Studying stream ecology is often an involved process. Freshwater ecologists have to travel to their study sites, take a series of complicated measurements (such as gathering water samples, measuring water flow, and surveying wildlife), and then bring those measurements back to the lab for analysis, where they can hopefully draw some conclusions that will shed light on their study questions. Researchers lead by a team at Kansas State University are hoping to simplify this approach across large scales with the help of the Stream Biome Gradient Concept, recently published in Freshwater Science. The new model uses patterns in data taken from streams around the world to make hypotheses about what characteristics streams might possess based on their locations. This will allow scientists to examine the predictable variation of stream characteristics across biomes from the comfort of the laboratory, saving them valuable time in the field.
The Stream Biome Gradient Concept is based on the characteristics of “biomes,” the term for a major ecosystem spread over a large geographic area. The researchers were inspired by the biome concept first introduced by L.R. Holdridge in 1947, who showed that patterns in the interactions between temperature and rain or snowfall could be used to predict the types of plants found in terrestrial environments. The researchers took Holdridge’s theory a few steps further by applying it to freshwater streams. The team began by gathering information about stream characteristics in different biomes from published scientific literature. They then dug in a little deeper to examine data from several different categories and looked for patterns that would allow them to make broad predictions about different characteristics across widely varying ecosystems. The concept builds on natural gradients found in streams across different biomes that change in a predictable manner from upstream to downstream. For example, the researchers considered the ways in which temperature and precipitation might impact stream communities at varying elevations, in streams located in prairies, the tropics, deserts, or temperate forests.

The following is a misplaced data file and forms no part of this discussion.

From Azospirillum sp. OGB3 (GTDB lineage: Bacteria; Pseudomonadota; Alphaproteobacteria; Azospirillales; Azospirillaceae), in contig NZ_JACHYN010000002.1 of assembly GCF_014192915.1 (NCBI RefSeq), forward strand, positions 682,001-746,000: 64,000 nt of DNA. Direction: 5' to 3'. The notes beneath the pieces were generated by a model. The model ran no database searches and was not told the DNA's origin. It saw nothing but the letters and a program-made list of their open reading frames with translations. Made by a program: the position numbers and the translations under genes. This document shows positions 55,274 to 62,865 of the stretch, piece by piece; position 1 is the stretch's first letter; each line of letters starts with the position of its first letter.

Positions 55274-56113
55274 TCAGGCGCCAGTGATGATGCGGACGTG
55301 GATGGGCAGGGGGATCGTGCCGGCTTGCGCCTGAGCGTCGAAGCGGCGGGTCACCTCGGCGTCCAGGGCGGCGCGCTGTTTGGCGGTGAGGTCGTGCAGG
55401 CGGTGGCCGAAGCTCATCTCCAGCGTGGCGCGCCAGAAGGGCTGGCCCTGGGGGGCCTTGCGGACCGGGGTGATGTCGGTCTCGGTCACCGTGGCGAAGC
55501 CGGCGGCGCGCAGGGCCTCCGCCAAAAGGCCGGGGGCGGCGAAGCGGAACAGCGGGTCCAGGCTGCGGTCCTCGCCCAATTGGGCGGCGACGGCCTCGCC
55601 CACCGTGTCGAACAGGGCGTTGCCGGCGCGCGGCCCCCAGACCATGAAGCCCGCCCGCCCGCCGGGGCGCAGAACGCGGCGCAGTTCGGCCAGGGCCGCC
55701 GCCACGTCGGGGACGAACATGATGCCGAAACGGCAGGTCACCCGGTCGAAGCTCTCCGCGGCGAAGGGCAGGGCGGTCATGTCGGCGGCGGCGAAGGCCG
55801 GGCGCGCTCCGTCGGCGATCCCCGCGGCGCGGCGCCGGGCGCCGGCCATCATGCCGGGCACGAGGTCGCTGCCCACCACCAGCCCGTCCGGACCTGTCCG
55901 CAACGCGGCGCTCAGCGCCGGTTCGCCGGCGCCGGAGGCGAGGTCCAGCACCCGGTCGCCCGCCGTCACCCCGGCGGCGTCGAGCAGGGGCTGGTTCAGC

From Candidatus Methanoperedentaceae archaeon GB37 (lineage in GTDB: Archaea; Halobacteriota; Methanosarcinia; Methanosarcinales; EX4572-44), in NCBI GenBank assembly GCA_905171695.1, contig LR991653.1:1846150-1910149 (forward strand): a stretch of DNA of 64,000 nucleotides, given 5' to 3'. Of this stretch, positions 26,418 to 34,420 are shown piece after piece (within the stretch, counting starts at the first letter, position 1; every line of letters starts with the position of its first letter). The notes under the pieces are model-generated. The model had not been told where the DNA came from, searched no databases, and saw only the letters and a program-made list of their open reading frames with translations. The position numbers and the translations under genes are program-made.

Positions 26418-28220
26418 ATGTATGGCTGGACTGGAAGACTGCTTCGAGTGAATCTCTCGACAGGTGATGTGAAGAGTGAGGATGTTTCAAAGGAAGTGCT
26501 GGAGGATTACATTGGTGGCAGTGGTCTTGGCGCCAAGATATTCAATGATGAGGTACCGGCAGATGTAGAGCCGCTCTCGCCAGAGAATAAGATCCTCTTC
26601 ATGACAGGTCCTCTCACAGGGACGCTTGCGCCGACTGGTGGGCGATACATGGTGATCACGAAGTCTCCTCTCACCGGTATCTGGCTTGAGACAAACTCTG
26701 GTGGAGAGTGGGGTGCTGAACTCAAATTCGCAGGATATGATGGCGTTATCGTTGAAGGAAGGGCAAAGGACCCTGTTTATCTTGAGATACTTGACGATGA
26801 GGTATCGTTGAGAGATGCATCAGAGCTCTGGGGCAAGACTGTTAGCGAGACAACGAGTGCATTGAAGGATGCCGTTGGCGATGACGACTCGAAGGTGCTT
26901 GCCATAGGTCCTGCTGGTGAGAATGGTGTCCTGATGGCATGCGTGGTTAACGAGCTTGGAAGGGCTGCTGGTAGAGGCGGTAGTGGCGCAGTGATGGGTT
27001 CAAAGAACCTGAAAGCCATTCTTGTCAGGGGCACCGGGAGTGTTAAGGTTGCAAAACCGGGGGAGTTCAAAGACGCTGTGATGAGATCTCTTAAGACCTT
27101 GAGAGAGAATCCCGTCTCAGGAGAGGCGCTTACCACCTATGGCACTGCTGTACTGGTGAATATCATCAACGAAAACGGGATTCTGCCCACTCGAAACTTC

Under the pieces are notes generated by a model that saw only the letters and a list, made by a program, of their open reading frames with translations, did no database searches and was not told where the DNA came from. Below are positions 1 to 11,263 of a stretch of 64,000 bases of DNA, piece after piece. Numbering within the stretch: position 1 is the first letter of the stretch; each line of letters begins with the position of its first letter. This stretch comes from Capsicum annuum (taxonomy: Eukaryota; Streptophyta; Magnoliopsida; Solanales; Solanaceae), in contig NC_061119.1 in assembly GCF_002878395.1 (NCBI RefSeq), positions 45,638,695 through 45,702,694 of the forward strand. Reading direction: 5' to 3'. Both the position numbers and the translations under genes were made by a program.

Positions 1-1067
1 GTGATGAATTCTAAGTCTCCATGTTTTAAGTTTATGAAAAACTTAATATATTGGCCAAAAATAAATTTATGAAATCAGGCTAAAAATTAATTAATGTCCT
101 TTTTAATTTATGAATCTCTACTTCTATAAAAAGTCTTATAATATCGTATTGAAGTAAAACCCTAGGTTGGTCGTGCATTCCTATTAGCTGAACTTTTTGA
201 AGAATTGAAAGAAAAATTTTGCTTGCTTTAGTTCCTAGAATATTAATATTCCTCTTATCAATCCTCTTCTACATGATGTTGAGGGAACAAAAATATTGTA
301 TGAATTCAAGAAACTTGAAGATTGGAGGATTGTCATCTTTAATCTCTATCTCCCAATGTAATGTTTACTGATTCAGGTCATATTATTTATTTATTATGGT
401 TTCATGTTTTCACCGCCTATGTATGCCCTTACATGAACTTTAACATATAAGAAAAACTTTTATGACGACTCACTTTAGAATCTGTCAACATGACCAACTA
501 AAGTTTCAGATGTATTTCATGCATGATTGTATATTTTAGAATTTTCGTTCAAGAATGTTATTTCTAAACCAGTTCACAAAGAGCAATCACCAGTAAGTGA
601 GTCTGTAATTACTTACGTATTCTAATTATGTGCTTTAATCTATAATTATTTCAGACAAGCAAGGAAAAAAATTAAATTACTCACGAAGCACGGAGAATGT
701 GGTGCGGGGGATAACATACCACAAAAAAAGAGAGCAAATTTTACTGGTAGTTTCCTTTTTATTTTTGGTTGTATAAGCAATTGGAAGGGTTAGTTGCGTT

The scientists also looked at interactions between human influences, regional climate, geology, soils, vegetation, and topography, and how these various factors combine to produce the physical features of watersheds. They also weighed how factors such as fire and grazing influence streams, investigated the roles nutrients play in the ecosystem, and examined the differences in biodiversity across biomes (Dodds et al. 2015). While the system has limitations – it can only be applied on a wide, global level, and the generalizations don’t hold up when applied on a smaller scale – the researchers state that such a large-scale approach can broadly provide key information about ecosystems, such as the geographic distribution of wildlife across large regions. This approach can help researchers refine their predictions before spending any time in the field. The study authors hopes their system will lead to better conservation, management, and research of streams at broad scales by allowing scientists to zero in on testable hypotheses from the laboratory, therefore saving valuable time and research dollars.